- Don’t sell. Selling when prices fall is the worst move you can make as an investor. Stocks have always recovered from bear markets over time. But if you sell investments while they’re down, you’ll miss out on the recovery and possibly lose money.
- Build your emergency fund. Having an emergency fund that can carry you for three to six months is a smart way to protect yourself from a bear market. Should you lose your job or face an unexpected expense, you’ll have a source of cash to draw from without having to sell investments before they’ve recovered.
- Practice dollar-cost averaging. Most investors will benefit from a strategy called dollar-cost averaging. You invest a designated amount at certain intervals, like every week or month, regardless of the stock market’s performance. Doing so lets you lock in lower prices during market downturns so you can make even bigger gains when the market recovers.
- Invest in a diversified portfolio. You don’t want to put all your money in a few individual stocks or stock market sector. Investing in a diversified portfolio protects you in case any one company or segment of the economy performs poorly. The easiest way to diversify is by investing in a mutual fund or exchange-traded fund (ETF) that tracks a large segment of the stock market. For example, when you invest in an S&P 500 index fund, you automatically invest in 500 of the largest companies in the U.S.
- Use a bear market as an opportunity. If you have a solid emergency fund, a moderate to high risk tolerance, and can afford to invest extra, a bear market can be a great time to invest extra money. Just remember that this works best as a long-term investment strategy. It’s impossible to predict the bottom of a bear market, so prices could dip even more before they rebound.
If you cash out your retirement savings early, you’ll typically be hit with taxes and a 10% penalty.
A bull market is a sustained period of rising stock prices and high investor confidence. A bear market is a drop in the stock market of 20% or more from its recent highs that persists over a prolonged time frame. A bull market is characterized by strong financial markets, but the definition is less exact than the bear market definition.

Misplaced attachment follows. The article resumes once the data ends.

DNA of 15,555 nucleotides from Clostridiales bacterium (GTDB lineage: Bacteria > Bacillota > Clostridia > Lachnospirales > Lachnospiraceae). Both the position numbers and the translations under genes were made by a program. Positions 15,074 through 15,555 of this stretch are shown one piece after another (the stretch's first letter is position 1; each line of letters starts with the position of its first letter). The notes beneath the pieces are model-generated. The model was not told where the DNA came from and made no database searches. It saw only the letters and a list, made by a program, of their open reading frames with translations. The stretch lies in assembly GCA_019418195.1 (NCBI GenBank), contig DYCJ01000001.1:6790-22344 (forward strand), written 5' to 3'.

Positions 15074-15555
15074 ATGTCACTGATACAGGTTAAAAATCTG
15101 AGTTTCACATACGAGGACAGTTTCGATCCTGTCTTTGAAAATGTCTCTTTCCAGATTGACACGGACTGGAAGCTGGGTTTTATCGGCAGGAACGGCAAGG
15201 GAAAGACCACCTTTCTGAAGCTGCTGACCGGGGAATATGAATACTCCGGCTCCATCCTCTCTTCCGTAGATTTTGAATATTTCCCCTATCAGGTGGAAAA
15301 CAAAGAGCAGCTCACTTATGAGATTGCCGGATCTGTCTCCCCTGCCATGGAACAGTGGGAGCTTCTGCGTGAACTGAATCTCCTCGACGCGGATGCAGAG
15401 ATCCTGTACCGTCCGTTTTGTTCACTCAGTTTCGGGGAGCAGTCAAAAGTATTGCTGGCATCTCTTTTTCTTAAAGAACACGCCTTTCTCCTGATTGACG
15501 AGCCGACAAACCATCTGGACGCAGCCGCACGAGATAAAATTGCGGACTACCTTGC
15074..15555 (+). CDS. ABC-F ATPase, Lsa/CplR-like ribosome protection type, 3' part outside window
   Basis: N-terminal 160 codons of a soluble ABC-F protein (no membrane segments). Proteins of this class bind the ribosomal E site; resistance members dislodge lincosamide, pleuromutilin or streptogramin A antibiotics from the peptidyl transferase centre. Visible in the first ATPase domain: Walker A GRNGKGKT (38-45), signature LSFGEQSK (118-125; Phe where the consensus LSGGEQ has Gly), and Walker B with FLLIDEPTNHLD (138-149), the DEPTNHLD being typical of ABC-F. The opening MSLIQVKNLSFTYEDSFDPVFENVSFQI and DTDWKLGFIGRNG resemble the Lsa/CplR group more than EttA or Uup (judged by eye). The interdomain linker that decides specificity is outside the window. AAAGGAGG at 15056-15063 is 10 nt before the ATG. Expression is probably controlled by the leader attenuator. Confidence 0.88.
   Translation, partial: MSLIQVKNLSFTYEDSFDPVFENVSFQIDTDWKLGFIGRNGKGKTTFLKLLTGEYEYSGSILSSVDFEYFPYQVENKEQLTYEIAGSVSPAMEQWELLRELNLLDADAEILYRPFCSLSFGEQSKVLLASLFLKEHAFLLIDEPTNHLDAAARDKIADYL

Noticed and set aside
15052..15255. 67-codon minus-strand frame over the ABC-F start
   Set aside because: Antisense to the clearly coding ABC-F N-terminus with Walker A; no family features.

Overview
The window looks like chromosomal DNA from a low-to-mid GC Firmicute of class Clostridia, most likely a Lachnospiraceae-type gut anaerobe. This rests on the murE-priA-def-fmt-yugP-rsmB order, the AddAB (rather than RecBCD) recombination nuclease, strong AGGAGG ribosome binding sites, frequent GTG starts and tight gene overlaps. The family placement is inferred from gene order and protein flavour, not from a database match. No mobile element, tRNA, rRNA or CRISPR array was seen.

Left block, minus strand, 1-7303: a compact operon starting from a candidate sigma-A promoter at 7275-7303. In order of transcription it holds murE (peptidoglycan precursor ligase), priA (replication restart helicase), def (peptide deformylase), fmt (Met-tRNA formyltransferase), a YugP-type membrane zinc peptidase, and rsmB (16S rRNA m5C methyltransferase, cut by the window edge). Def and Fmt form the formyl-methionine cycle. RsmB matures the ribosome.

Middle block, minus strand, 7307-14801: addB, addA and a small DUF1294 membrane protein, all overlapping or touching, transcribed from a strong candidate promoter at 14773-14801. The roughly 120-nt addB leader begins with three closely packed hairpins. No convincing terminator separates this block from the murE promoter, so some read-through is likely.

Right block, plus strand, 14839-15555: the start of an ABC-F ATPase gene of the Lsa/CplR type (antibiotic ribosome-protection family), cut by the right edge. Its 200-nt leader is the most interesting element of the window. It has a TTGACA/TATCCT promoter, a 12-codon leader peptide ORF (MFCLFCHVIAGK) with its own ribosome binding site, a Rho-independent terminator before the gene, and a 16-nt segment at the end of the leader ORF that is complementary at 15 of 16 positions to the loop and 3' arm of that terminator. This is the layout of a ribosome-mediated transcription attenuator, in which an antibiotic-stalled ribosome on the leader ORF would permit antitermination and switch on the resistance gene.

A bear market is a good time to invest because you’ll pay a lower price for your investments. However, since the stock market is unpredictable, you need to be comfortable with your investments losing money before they recover. For many investors, practicing dollar-cost averaging by investing the same amount each month regardless of whether we’re in a bull or bear market is the best strategy.
No. Though bear markets and bull markets both happen regularly, it’s impossible to consistently predict when they’ll occur or how long they’ll last. That’s why you don’t want to make big financial decisions based solely on when you think a bear market will occur.
No. A bear market is a 20% drop in stock prices, typically as measured by a major stock index, that continues over an extended period of time. A recession is a significant decline in economic activity, as measured by gross domestic product (GDP), employment and several other factors, that continues for at least several months. Typically (but not always), a recession follows a bear market.
The investments that perform best in a bear market are the things that people need. Consumer staples (like food and personal products), utilities and healthcare all tend to hold up well in bear markets because demand remains strong regardless of stock market or economic conditions.
Robin Hartill is a certified financial planner and a senior writer at The Penny Hoarder. She writes the Dear Penny personal finance advice column. Click here to subscribe to the Dear Penny newsletter.